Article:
input freq fleetnet

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petergriffin

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Apr 26, 2008
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Petoria
I was wondering if i could listen to the input (repeater) on bell fleetnet. does any one know what the "split" or step down frequency is?

thanks
 

frankh

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Jan 12, 2004
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333
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where they used to build cars
down here in the southwest, we're using a 4.20 mhz split it seems to be pretty common even the opc common channel uses it. Some examples are:

138.4800 in 142.500 out
138.2400 in 142.2600 out
138.750 in 142.770 out

If this doesn't work for you, running trunker program will give you the inputs, or being near a busy hospital, and searching 138 mhz to 144 mhz, the doctors and ambulance seem to have a lot of dialogue and its an easy catch.
 

DaveH

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Jul 29, 2001
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3,282
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Ottawa, Ont.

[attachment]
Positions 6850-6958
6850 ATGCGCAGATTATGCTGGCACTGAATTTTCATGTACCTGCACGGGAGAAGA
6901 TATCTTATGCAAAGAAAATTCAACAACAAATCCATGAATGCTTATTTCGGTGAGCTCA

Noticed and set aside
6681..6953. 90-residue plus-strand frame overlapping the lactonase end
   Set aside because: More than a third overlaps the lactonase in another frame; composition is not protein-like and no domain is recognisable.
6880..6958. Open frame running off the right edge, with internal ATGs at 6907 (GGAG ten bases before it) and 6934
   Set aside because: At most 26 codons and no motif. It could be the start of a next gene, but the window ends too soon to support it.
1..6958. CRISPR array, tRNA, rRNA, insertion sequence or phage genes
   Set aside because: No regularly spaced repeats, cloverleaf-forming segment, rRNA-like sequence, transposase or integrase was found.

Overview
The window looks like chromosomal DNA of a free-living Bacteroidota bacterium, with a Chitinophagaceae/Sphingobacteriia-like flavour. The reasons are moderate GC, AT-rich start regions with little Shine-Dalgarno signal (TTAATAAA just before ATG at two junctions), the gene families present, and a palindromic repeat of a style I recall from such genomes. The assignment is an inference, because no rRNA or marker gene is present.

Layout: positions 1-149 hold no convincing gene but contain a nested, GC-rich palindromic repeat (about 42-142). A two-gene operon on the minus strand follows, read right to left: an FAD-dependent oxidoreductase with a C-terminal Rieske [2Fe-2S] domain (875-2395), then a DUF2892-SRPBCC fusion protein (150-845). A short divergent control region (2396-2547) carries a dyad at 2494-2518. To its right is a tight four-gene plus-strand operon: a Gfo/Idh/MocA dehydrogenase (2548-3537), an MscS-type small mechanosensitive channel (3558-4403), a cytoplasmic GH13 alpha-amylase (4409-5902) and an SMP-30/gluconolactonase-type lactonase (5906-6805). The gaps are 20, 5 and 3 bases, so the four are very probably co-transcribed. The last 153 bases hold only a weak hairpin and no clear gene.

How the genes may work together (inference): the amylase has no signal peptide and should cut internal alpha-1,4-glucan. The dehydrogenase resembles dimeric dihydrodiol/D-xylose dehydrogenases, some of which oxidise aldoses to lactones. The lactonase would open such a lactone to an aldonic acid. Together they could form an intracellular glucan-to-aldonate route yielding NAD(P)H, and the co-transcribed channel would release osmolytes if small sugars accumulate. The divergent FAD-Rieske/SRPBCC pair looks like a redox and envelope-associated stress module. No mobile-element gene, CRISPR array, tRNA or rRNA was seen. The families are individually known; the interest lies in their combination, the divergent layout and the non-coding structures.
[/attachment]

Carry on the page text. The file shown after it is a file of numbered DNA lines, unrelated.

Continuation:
Although many outputs in the 142-144MHz range have inputs down 4.02MHz,
there are many exceptions. It also depends on the site; outputs can be
paired with different inputs.

You could find them by listening to each output frequency at a time
on one scanner, while scanning the ranges 138-140 and 148-150MHz
with another scanner. I don't think there are any inputs in the 3rd range
used at this time.

The other way is for someone to run Trunker software on the site's
control channel. Version m3.8.3 displays input and output channel
numbers, which can then be correlated to actual frequencies/pairs.

Dave
 

DaveH

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Jul 29, 2001
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3,282
Location
Ottawa, Ont.
To give an example from Zone 2 Site 6 (Ottawa):

You might expect 142.890 to be paired with 138.870, which it
was when it was a conventional MOH pair, but the input is now 149.830.
138.870 is (was) paired with 142.515 output, which is no longer
used on this site.

You might also expect 142.335 to have input 138.315, but its input
is 138.375; 138.315 is paired with 141.690. And so it goes.

Hydro-Quebec uses 142.395 which you might think goes with 138.375
(above), but Quebec and some other provinces typically use 3.99MHz
separation rather than 4.02MHz, and again there are lots of exceptions.

Dave
 
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